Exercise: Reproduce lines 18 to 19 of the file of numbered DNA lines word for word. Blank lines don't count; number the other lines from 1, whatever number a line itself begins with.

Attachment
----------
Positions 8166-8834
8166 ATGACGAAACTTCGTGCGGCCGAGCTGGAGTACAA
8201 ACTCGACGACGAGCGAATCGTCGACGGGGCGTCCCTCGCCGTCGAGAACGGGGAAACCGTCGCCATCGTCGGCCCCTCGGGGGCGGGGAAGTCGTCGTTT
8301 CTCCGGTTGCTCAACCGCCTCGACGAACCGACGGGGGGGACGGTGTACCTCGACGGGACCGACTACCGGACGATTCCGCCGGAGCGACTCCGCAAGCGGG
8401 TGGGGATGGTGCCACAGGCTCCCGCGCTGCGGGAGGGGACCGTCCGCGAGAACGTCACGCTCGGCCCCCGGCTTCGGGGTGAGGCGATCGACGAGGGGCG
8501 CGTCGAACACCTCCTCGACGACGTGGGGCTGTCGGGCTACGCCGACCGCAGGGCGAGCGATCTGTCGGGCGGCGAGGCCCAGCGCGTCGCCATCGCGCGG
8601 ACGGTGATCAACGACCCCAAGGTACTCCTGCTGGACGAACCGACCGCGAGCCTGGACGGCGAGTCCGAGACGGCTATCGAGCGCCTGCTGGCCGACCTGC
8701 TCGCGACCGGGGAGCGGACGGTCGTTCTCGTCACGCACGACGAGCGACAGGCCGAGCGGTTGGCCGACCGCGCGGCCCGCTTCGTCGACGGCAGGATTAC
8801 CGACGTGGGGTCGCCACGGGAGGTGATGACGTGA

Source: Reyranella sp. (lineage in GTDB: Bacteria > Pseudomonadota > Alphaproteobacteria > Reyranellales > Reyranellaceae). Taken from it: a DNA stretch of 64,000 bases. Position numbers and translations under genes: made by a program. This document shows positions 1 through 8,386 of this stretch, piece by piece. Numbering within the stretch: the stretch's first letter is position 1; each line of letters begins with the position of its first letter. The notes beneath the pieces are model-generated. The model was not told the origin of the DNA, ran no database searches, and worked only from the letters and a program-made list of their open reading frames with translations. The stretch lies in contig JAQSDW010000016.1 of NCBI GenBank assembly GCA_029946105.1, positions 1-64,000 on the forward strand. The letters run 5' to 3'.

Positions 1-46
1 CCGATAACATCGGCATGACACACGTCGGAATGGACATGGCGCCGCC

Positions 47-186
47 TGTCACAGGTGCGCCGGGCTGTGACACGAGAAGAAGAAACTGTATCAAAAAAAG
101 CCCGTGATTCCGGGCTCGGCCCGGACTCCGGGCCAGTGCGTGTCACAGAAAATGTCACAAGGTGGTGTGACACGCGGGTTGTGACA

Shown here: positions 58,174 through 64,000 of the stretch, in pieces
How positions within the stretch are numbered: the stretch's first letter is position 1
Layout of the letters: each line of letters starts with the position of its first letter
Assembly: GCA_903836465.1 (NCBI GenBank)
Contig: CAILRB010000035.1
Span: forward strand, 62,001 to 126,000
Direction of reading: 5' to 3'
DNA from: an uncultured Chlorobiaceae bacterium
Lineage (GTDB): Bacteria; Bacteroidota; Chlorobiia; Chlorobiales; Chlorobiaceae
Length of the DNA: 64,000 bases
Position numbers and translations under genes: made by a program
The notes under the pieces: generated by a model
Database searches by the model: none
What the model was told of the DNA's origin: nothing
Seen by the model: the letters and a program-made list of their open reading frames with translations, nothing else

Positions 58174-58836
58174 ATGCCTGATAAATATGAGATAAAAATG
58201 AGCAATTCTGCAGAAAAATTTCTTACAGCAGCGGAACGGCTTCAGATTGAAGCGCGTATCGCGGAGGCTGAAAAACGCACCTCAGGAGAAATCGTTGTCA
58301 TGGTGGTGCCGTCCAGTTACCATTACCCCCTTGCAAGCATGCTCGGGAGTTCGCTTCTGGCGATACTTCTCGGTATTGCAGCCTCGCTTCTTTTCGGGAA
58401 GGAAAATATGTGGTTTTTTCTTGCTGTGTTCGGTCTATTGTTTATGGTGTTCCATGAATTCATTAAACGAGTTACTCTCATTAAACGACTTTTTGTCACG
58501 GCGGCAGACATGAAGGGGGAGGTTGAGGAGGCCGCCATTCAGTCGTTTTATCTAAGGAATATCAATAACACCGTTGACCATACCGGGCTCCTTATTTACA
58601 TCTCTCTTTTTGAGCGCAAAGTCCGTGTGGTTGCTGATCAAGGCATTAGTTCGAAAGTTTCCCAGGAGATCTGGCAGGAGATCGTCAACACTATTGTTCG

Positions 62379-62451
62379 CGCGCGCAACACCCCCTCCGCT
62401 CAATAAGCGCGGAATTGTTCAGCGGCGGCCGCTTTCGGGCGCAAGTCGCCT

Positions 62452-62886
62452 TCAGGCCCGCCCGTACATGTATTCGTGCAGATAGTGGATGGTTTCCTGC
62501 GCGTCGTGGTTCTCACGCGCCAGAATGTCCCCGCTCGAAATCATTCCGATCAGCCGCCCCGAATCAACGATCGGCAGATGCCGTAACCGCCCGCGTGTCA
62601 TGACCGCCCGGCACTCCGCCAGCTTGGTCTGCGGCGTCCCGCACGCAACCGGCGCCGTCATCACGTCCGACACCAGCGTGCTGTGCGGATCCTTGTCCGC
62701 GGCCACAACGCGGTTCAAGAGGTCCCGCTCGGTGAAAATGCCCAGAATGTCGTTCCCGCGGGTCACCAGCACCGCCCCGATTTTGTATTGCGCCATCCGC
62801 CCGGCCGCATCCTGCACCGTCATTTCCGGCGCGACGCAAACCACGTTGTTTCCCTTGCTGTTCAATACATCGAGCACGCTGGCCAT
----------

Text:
Layout of the letters: each line of letters starts with the position of its first letter
Assembly: GCA_903836465.1 (NCBI GenBank)